Journal Article

Modulation of benzo[<i>a</i>]pyrene diolepoxide–DNA adduct levels in human white blood cells by <i>CYP1A1</i>, <i>GSTM1</i> and <i>GSTT1</i> polymorphism

Margarita Rojas, Ingolf Cascorbi, Kroum Alexandrov, Erik Kriek, Guy Auburtin, Lucienne Mayer, Annette Kopp-Schneider, Ivar Roots and Helmut Bartsch

in Carcinogenesis

Volume 21, issue 1, pages 35-41
Published in print January 2000 | ISSN: 0143-3334
Published online January 2000 | e-ISSN: 1460-2180 | DOI:
Modulation of benzo[a]pyrene diolepoxide–DNA adduct levels in human white blood cells by CYP1A1, GSTM1 and GSTT1 polymorphism

More Like This

Show all results sharing this subject:

  • Clinical Cytogenetics and Molecular Genetics


Show Summary Details


The modulation of benzo[a]pyrene diolepoxide (BPDE)–DNA adduct levels by polymorphisms in the CYP1A1, GSTM1 and GSTT1 genes was assessed in leukocytes of Caucasian males. Eighty-nine coke oven workers (35 smokers, 36 ex-smokers and 18 non-smokers) were recruited from job categories with different exposure levels to polycyclic aromatic hydrocarbons (PAH), together with 44 power plant workers (all smokers) not exposed to PAH. BPDE–DNA adducts were detected in 69 of 133 (52%) DNA samples with a 100-fold variation (range 0.2–44 adducts/108 nt) and a median of 1.6 adducts/108 nt. All samples with the GSTM1 active genotype (n = 59) and five out of 74 samples with GSTM1*0/*0 (7%) showed non-detectable adducts (<0.2 adducts/108 nt) and 69 of 74 subjects with GSTM1*0/*0 (93%) had detectable adducts (>0.2 adducts/108 nt). The difference in adduct level between the GSTM1*0/*0 and GSTM1 active genotypes was highly significant (P < 0.0001). No significant difference in adduct level between the GSTT1*0/*0 and GSTT1 active genotypes was seen. All heterozygotes (CYP1A1*1/*2) from subjects of GSTM1 active type did not have detectable adducts. Among the GSTM1-deficient individuals (n = 69), 42 with the CYP1A1*1/*1 genotype showed a lower adduct level (median 1.3, range 0.2–4.1 adducts/108 nt) compared with 26 individuals with heterozygous mutated CYP1A1*1/*2 genotypes (median 2.5, range 0.4–6.1 adducts/108 nt, P < 0.015). One individual with low PAH exposure and the rare combination CYP1A1*2A/*2AGSTM1*0/*0 showed an extremely high level of 44 adducts/108 nt. Significant differences in detectable adduct levels were found between the CYP1A1*1/*1 and CYP1A1*1/*2 genotypes in the exposed group low + medium (P = 0.01) and for all adduct levels, detectable and non-detectable (set at a fixed value), in highly exposed individuals and in ex-smokers (P = 0.03), whereas no such differences were observed in the control group. Mutated CYP1A1*1/*2 increased the adduct level in non-smokers from the exposed group (1.4 versus 2.2 adducts/108 nt), but had no effect on the smokers from the exposed group (2.3 versus 2.8 adducts/108 nt). When all variables were dichotomized, statistical evaluation showed that CYP1A1 status (P = 0.015), PAH exposure (P = 0.003) and smoking (P = 0.006) had significant effects on adduct levels which increased in the order: CYP1A1*1/*1 < CYP1A1(*1/*2 or *2A/*2A); environmental exposure < occupational exposure; non-smokers < smokers, whereby adducts increased with cigarette dose and the duration of smoking. Higher levels of BPDE–DNA adducts in individuals with the combined CYP1A1(1/*2 or *2A/*2A)–GSTM1*0/*0 genotype suggest that these genotype combinations are at increased risk for contracting lung cancer when exposed to PAH.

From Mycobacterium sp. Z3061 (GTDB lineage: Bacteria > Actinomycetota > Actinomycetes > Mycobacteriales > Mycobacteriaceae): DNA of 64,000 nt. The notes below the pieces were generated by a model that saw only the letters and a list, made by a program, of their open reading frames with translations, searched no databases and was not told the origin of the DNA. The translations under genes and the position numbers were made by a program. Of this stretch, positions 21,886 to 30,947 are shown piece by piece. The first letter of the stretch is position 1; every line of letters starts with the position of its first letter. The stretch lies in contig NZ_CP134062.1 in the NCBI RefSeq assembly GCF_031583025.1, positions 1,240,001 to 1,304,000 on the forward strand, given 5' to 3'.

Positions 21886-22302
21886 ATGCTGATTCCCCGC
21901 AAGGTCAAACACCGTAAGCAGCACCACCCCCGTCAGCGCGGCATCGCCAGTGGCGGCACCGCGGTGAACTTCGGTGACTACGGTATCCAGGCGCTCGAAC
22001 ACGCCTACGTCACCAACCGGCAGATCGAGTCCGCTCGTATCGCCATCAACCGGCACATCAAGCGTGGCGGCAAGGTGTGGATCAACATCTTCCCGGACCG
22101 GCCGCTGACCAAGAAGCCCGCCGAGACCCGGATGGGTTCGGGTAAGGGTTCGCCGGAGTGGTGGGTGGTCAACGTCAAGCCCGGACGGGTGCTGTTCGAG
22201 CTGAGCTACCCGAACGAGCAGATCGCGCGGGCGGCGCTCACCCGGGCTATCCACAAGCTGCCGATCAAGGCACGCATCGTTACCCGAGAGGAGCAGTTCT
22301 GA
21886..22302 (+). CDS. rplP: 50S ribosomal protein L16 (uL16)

Keywords: B[a]P, benzo[a]pyrene; BPDE, (±)-trans-7,8-dihydroxy-anti-9,10-epoxy-7,8,9,10-tetrahydrobenzo[a]pyrene; CYP1A1, CYTOCHROME P450 1A1 gene; CYP1A1*1/*1, wild-type; CYP1A1*1/*2 (*1/*2A, 2A/4, 2B/4), heterozygotes; CYP1A1*2/*2 (*2/*2A, 2B/ 2B), homozygotes; GSTM1, glutathione S-transferase M1 gene; GSTT1, glutathione S-transferase T1 gene; HPLC-FD, HPLC with fluorometric detection; PAH, polycyclic aromatic hydrocarbons; PAQ, number of packs of cigarettes smoked per day multiplied by the number of years of smoking.

Journal Article.  6076 words. 

Subjects: Clinical Cytogenetics and Molecular Genetics

Full text: subscription required

How to subscribe Recommend to my Librarian

Users without a subscription are not able to see the full content. Please, subscribe or login to access all content.